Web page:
And thus we have faith. Because if I were to define faith, it is the choice to rely on someone else’s reason instead of our own.

Think of the small child: he has no idea why you have just abandoned him in a strange room with strange adults, no matter how many toys may be on the floor. He has no concept that the strange adults are friends of yours whom you trust. He can’t quite grasp that in a few hours, you’ll be back. But maybe he grasps that you have never done him harm, that you know better than him, and that even if he doesn’t understand what’s going on, you do, and thus it will all work out in the end. It’s no good telling the kid all the reasons and logic. All you can say is, “It’ll be all right. Trust me.” Have faith.

We have a sort of expectation that once we’re grown up, we don’t need faith anymore. Because we are smart, educated grown-ups who can figure things out. On one hand, I hope we are smart grown-ups who can figure things out. On the other hand, I also hope we’re smart enough to figure out that there are many things we can’t figure out. There are things we don’t know because no one can know them. There are things we can’t understand because they are too complex for any human being. With discipline and hard work and the sharpening of the human intellect, we can learn a lot – vast, wonderful, amazing things of unimaginable beauty. But there will be times – there will always be times – when we just don’t know. We just can’t see. We just can’t make out what’s going on. And someone who we trust will say, “I can make sense of this”, and the best we can do is have faith.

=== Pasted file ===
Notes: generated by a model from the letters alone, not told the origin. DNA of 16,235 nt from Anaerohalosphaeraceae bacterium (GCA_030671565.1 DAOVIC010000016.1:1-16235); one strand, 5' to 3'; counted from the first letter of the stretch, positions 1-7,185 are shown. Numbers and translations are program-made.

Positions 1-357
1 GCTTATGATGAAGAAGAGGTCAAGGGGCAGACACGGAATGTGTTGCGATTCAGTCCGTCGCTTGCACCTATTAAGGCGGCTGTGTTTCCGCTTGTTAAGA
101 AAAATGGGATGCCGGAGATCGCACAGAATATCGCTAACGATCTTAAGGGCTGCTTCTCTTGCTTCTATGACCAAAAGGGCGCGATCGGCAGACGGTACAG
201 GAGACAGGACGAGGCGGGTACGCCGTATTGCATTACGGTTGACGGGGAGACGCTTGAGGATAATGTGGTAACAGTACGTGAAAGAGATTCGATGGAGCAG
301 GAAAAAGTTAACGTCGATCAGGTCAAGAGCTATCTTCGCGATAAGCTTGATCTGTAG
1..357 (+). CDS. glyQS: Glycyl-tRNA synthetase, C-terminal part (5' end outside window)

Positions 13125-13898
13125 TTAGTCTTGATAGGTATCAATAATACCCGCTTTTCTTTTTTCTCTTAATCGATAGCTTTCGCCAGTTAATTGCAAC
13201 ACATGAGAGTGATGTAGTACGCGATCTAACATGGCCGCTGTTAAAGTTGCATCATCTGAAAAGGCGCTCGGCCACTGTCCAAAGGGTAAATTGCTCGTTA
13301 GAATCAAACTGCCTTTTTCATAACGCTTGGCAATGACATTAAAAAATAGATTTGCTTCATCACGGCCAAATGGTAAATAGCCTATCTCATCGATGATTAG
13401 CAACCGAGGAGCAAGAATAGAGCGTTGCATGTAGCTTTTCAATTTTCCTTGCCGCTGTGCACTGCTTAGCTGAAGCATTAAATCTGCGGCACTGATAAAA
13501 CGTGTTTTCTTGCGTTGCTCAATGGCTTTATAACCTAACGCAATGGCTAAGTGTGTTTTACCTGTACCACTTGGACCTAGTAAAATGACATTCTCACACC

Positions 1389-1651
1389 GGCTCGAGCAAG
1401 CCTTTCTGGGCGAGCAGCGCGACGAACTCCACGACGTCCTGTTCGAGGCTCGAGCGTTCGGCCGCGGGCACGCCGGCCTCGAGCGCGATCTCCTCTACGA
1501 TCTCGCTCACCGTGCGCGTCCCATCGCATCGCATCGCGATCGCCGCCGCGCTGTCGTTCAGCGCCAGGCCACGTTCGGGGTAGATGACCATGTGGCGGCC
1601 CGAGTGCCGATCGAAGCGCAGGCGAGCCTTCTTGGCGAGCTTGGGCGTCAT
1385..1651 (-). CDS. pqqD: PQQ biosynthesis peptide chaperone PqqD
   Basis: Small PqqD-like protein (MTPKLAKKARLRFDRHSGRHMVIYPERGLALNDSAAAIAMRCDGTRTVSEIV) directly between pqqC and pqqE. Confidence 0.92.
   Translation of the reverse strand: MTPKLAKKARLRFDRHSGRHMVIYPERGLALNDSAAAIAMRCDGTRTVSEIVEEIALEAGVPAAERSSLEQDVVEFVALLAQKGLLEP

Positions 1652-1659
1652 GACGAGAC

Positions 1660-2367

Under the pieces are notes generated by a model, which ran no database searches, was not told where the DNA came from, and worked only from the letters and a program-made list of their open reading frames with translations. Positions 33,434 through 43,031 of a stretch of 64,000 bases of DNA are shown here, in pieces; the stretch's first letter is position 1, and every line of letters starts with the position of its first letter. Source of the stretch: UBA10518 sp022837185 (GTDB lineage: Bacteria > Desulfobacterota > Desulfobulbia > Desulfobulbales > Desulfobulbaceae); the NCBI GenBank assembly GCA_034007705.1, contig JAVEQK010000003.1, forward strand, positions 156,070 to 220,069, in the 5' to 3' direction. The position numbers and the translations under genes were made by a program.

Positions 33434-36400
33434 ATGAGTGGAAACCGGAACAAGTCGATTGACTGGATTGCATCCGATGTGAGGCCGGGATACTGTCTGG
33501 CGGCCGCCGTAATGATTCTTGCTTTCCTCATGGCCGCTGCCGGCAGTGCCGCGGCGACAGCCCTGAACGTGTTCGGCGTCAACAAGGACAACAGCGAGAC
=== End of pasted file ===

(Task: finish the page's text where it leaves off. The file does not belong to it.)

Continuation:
Faith does not preclude reason, and reason does not preclude faith. I can’t say that one is better than the other, because in this world, neither is perfect. Faith is merely what happens when our own reason has failed, and we must rely on someone else’s. If our reason is faulty, we need faith. Sometimes our faith is faulty, and we need reason. And this is the really curious thing: if faith is proved right, you may find yourself discovering the logic after the fact. And then you have a whole new chunk of things you understand. Faith disappears, because reason has caught up with it.

And that’s not a bad thing. There’s a line in an old hymn that goes, “And Lord, haste the day when my faith shall be sight.” Someday we will not need faith, because our reason will be perfect. We will see, and we will understand, and there will be no other conclusion to be reached. But we’re not there yet. Until then, we need faith.